Generally favorable reviews - based on 18 Critics

Critic score distribution:
  1. Positive: 10 out of 18
  2. Negative: 0 out of 18
Buy On
  1. Magnet
    Dec 4, 2012
    The band has ripped elements from early L.A. hardcore, '90s powerviolence and screamo, and it wields this arsenal of influences to deliver big, sharp hooks. [No. 93, p.59]
  2. Kerrang!
    Nov 7, 2012
    This remains a feral ball of aggression and loathing. And frankly, we wouldn't want it any other way. [13 Oct 2012, p.54]
  3. Oct 11, 2012
    Rather than stampeding recklessly forward on the heels of cataclysmic frontman Lee Spielman, Trash Talk have re-directed their energy into mountainous, pile-driving riffs that hit with a lowdown, deliberate force.
  4. 70
    Thankfully, concessions aren't made at many other places on the album, and that may be why the thing works so well.
  5. Oct 10, 2012
    Its suicidal lyrics and aggressive guitar riffs won't disappoint current fans and will more than likely win over a bunch of kids from the Odd Future side.
  6. 119 is more concerned about power flexing than it is being simple, fast, direct, and catchy (and there are way less 30-second spurts than before); it has a hefty presence of East Coast ferocity, and Spielman's signature chokehold commands the band's socio-political magnitude more than ever.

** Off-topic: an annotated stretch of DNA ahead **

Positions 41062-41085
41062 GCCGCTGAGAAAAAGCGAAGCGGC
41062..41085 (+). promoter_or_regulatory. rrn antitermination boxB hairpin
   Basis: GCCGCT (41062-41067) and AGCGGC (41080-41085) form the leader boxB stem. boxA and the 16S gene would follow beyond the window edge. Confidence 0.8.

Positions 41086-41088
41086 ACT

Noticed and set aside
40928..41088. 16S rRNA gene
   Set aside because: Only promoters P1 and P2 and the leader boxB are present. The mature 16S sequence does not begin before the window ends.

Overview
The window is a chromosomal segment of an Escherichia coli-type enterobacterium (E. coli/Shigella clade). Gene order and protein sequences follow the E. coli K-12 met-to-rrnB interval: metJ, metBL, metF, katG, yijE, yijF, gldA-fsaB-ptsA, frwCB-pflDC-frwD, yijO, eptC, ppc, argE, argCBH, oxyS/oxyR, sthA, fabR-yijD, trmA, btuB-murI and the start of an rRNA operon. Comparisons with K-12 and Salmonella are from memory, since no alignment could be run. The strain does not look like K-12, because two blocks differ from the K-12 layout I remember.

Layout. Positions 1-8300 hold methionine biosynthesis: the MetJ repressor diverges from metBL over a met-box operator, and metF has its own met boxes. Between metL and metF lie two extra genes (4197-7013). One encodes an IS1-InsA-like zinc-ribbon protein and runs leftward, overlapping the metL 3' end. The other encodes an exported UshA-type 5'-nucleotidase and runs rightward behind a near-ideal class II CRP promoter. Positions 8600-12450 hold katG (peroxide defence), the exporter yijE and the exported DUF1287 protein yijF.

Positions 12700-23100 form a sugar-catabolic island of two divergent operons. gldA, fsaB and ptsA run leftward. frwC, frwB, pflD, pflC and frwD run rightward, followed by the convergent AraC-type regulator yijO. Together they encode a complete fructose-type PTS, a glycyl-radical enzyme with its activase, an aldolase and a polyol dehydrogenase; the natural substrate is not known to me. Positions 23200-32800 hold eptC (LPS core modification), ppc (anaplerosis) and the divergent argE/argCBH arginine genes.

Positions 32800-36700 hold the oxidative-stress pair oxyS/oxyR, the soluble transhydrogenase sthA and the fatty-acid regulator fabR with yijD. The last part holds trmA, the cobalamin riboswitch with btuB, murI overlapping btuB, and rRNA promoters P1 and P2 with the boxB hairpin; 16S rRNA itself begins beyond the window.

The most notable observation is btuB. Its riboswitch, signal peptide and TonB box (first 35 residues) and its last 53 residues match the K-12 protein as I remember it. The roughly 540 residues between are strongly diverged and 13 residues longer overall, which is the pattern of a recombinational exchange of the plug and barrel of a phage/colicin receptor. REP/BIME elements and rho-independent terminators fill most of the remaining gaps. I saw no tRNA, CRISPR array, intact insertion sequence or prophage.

7. Oct 8, 2012
    Articulate lyrics, brutality, aggression and hot, thick-and-fast sequences that could turn Benjamin Francis Leftwich into a spliff-stealing thug characterise 119.
  8. 80
    Lee Spielman, the charismatic and intense frontman, is far more legible a singer here than he's ever been. That lucidity is in service of some of his most pointed lyrics.
  9. The most obvious progressions are the band's clearer song structures and Lee Spielman's vocals.
  10. Oct 8, 2012
    It's sometimes a difficult listen, there's a lack of lucidity and guile that at times leaves the less striking tracks to come across rather samey.

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